Green Building: Louvers in Natural Ventilation

Home » Green Building: Louvers in Natural Ventilation

A Paradigm Shift to Sustainability

 

In recent years, the exposure of the construction industry to green building concepts has led to concepts such as building sustainability. In Malaysia, the percentage of energy consumed by buildings is 48% and this value is expected to increase as we progress further developmentally; transitioning from an agricultural-based economy to a technological and services-based economy (Hassan et al., 2014; Shaikh et al., 2017). Malaysia’s consumption of energy is growing exponentially, from approximately 26,000 kilotons of oil equivalent (ktoe) in 1997 to 62,000 ktoe in 2017 – an increase of more than double the energy consumption within the span of 20 years (Energy Commission Malaysia, 2019).

 

In the US, buildings consume the most percentage of energy at 76% of the total energy produced. Out of which, 35% of the aforementioned value is used for HVAC systems (Department of Energy, 2015). This has led to a particular focus for the reduction of excess energy use in building HVAC systems (U.S. Green Building Council, 2000), which includes the introduction of natural ventilation in buildings. The usage of natural ventilation can be further enhanced by using louvers.

 

Applicability of Louvers

 

A few concepts need to be weighed when considering the implementation of louvers in buildings for airflow. Infiltration of rainwater can lead to a whole host of predicaments inside a building. Thus an important variable is, to determine whether the installation of louvers require high water penetration resistance. Ignoring such variables could lead to quandaries that range from water damage to ceiling tiles and drywall, mould growth, equipment damage and personnel injury due to wet floors (AMCA International, 2016).

 

Subsequently, when considering installing a louver in a building, the direction of the building needs to be considered relative to the wind direction. Other variables such as weather and temperature also play a crucial role in determining the applicability of such technology.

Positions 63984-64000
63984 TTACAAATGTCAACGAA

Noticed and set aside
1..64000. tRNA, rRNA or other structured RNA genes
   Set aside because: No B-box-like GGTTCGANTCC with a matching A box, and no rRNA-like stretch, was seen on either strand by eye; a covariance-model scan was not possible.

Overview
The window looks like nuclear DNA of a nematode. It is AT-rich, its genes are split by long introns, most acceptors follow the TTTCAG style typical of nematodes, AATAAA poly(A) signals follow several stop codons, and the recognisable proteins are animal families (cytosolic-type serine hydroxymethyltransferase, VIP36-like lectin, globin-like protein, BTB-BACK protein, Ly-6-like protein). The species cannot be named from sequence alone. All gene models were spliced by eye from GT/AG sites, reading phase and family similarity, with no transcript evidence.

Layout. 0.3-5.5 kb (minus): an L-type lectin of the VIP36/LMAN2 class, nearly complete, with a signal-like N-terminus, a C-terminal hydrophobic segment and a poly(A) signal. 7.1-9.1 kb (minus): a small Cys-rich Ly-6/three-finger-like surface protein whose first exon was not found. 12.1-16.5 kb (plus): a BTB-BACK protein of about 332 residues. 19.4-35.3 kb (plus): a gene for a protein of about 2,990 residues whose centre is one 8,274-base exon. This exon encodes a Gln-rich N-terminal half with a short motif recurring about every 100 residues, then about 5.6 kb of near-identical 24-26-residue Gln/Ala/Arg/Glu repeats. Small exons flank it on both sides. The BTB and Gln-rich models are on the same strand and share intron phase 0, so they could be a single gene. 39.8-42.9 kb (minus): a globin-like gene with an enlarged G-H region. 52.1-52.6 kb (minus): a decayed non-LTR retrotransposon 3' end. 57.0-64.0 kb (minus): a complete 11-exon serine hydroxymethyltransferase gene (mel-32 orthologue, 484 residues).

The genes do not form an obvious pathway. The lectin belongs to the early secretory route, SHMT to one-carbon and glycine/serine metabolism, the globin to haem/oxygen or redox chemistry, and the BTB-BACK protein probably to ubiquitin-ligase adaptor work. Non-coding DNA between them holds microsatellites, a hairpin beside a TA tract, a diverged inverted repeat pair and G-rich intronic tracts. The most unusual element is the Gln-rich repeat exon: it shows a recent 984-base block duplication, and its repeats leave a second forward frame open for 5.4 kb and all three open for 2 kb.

Moving on, the energy conservation goal includes the percentage of a certain room or region that desires increased reliance on natural ventilation whilst achieving a reduced reliance on mechanical ventilation. This variable is closely linked to louver air penetration into a room.

 

Louver Pressure Drop

 

Estimating the pressure drop across a set of louvers can be done. Figure 1 shows the nomenclature of the equations required.

 

Figure 1: Louver pressure drop nomenclature.

 

The louver pressure drop can be calculate using the simple Bernouli’s equation:

 

Equation 1: Simplified Bernouli’s Equation

 

The modified volume flow rate for louver can be obtained by multiplying the velocity through the opening, the area of the opening, A and the coefficient of discharge, CD. On top of that when considering different wind angles,  the effectiveness of opening, Cv needs to be included. According to (ASHRAE, 2017, Chapter 16.14) Cv is assumed to be 0.5 to 0.6 for perpendicular winds and 0.25 to 0.35 for diagonal winds. However other researchers have proposed the coefficient Cv to range from about 0.4 for wind hitting an opening at a 45° angle of incidence to 0.8 for wind hitting directly at a 90° angle (Thorpe, 2017; Walker, 2016). A more accurate volume flow rate through the opening can be obtained through CFD simulation.

 

This equation is helpful to engineers to determine an accurate volume flow rate that enters a specific region. Certain building laws or green building accreditation require a minimal volume flow rate that enters a room. This is also useful to determine the velocity of wind passing through the louver.